Trump abandons White House Eid dinner tradition

U.S. President Donald Trump

U.S. President Donald Trump has broken a nearly 20-year-old tradition by failing to host a dinner marking the end of the Muslim holy month of Ramadan.

The White House event had been held every year since President Clinton’s tenure.

The Eid al-Fitr feast ends Ramadan, a period when Muslims fast and focus on charitable giving.

But US Secretary of State Rex Tillerson reportedly rejected a request to hold a reception.

In May, Reuters said Mr Tillerson had refused a recommendation from the State Department’s office of religion and global affairs to organise a celebration.

Mr. Trump has previously been criticized for his use of anti-Muslim rhetoric, including on the campaign trail when he called for surveillance of US mosques.

He said in a statement: “On behalf of the American people, Melania and I send our warm greetings to Muslims as they celebrate Eid al-Fitr.

“Muslims in the United States joined those around the world during the holy month of Ramadan to focus on acts of faith and charity. Now, as they commemorate Eid with family and friends, they carry on the tradition of helping neighbours and breaking bread with people from all walks of life.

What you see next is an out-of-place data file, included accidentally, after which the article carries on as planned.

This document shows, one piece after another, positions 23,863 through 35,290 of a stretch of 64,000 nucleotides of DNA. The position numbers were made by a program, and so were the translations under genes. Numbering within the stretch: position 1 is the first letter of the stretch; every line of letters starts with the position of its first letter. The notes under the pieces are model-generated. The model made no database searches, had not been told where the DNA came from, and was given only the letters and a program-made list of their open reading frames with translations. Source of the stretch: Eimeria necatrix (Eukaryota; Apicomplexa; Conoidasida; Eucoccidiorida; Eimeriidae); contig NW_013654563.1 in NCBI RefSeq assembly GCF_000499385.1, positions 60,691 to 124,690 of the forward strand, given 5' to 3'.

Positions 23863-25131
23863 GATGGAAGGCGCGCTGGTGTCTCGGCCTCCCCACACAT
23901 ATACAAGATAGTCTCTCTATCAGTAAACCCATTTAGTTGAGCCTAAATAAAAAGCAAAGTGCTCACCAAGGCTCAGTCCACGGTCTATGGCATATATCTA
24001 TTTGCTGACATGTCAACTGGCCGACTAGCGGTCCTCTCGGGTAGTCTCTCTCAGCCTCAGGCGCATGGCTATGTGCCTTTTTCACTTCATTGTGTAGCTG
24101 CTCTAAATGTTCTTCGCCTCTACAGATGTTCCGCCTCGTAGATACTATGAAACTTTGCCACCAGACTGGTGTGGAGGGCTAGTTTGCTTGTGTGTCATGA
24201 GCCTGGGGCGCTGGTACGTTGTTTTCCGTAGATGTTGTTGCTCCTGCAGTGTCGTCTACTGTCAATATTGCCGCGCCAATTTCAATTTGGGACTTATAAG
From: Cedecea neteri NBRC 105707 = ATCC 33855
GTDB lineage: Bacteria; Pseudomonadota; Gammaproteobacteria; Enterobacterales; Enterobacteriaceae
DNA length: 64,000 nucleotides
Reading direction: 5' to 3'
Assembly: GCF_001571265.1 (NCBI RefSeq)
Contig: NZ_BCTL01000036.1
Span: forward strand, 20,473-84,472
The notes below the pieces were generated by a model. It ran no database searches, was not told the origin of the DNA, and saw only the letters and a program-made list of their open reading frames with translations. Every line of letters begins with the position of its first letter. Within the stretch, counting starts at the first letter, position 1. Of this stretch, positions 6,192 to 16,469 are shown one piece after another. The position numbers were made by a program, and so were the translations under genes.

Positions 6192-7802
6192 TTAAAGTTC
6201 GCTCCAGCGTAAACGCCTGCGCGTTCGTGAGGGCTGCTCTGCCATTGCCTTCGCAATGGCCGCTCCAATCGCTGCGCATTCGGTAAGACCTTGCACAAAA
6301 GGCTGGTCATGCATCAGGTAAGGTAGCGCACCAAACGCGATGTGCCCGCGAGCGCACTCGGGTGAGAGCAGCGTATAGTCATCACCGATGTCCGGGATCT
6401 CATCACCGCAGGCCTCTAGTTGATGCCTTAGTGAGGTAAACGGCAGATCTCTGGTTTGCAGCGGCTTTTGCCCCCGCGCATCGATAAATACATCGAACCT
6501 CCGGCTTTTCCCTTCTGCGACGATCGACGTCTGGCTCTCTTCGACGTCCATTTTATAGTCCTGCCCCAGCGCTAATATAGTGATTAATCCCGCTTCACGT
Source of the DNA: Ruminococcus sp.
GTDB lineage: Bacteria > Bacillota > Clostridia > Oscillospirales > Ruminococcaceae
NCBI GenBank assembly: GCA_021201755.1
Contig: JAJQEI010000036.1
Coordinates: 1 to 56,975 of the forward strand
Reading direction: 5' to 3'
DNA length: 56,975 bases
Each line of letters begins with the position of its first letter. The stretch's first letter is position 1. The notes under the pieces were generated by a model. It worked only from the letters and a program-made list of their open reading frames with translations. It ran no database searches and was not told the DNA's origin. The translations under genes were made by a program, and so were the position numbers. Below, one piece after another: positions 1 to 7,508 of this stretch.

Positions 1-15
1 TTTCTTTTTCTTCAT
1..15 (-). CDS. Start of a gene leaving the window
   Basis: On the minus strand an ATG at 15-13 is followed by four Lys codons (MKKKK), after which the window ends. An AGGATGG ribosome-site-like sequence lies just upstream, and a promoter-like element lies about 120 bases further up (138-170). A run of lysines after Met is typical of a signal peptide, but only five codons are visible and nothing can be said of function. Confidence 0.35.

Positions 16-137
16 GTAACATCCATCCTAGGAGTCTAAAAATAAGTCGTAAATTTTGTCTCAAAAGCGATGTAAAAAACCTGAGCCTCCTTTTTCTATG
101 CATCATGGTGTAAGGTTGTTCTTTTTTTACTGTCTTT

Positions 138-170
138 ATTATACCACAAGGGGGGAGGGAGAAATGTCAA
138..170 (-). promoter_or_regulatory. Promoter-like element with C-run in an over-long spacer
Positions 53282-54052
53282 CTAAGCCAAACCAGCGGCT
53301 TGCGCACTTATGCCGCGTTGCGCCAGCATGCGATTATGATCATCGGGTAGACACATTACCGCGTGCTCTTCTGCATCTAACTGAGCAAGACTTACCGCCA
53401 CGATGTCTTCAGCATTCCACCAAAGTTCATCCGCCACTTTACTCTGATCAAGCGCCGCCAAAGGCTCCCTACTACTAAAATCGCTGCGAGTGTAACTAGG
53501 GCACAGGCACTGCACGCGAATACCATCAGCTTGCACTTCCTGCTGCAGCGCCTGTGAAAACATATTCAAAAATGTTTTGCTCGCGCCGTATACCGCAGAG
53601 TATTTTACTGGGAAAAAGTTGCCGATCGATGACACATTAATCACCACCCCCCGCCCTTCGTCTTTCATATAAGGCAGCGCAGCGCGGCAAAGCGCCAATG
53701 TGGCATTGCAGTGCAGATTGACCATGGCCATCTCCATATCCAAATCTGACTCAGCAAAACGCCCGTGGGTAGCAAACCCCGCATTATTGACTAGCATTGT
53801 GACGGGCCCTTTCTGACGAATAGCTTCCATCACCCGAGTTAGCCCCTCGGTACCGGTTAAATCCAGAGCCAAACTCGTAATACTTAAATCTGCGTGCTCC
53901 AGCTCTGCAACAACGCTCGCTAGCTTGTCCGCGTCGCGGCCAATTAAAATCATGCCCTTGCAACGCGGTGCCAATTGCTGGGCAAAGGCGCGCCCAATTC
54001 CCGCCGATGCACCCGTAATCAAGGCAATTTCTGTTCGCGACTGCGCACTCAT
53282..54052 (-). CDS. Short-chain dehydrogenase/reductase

“During this holiday, we are reminded of the importance of mercy, compassion, and goodwill. With Muslims around the world, the United States renews our commitment to honour these values. Eid Mubarak.”

Mr. Tillerson also released a brief statement, sending “best wishes to all Muslims celebrating Eid al-Fitr”.

The first presidential Iftar dinner (the name for a meal held after sunset, when Muslims break their fast), is said to have been hosted by Thomas Jefferson in 1805 for a Tunisian envoy.

The subject was covered in a blog post on a US Department of State website, IIP Digital.

The post, titled “Thomas Jefferson’s Iftar”, appears to have been removed, but is available in archived form here.

The idea of hosting a dinner was revived by Hillary Clinton in 1996, when she was First Lady.

It became an annual tradition from 1999 and was attended by prominent US Muslim leaders, diplomats and legislators.

 

Zainab Sa’id